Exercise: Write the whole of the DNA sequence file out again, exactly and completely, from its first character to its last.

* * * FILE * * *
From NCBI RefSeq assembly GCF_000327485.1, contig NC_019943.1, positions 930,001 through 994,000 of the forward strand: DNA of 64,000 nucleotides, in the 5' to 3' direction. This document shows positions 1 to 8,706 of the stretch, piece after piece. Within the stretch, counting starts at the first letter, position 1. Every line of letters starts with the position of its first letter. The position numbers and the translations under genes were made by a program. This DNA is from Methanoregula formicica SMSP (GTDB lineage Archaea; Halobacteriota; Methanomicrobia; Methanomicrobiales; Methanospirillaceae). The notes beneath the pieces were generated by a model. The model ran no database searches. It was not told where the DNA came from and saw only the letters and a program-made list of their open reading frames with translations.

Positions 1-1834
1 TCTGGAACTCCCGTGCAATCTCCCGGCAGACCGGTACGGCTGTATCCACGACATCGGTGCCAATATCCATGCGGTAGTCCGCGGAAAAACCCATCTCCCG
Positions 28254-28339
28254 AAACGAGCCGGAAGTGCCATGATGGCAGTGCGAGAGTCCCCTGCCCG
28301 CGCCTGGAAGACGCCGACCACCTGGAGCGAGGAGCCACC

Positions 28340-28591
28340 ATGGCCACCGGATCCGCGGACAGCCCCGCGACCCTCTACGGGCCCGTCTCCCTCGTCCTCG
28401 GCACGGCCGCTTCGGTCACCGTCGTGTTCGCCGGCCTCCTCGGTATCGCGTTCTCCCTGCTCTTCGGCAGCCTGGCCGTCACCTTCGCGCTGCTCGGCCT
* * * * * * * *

From NCBI RefSeq assembly GCF_000327485.1, contig NC_019943.1, positions 930,001 through 994,000 of the forward strand: DNA of 64,000 nucleotides, in the 5' to 3' direction. This document shows positions 1 to 8,706 of the stretch, piece after piece. Within the stretch, counting starts at the first letter, position 1. Every line of letters starts with the position of its first letter. The position numbers and the translations under genes were made by a program. This DNA is from Methanoregula formicica SMSP (GTDB lineage Archaea; Halobacteriota; Methanomicrobia; Methanomicrobiales; Methanospirillaceae). The notes beneath the pieces were generated by a model. The model ran no database searches. It was not told where the DNA came from and saw only the letters and a program-made list of their open reading frames with translations.

Positions 1-1834
1 TCTGGAACTCCCGTGCAATCTCCCGGCAGACCGGTACGGCTGTATCCACGACATCGGTGCCAATATCCATGCGGTAGTCCGCGGAAAAACCCATCTCCCG
Positions 28254-28339
28254 AAACGAGCCGGAAGTGCCATGATGGCAGTGCGAGAGTCCCCTGCCCG
28301 CGCCTGGAAGACGCCGACCACCTGGAGCGAGGAGCCACC

Positions 28340-28591
28340 ATGGCCACCGGATCCGCGGACAGCCCCGCGACCCTCTACGGGCCCGTCTCCCTCGTCCTCG
28401 GCACGGCCGCTTCGGTCACCGTCGTGTTCGCCGGCCTCCTCGGTATCGCGTTCTCCCTGCTCTTCGGCAGCCTGGCCGTCACCTTCGCGCTGCTCGGCCT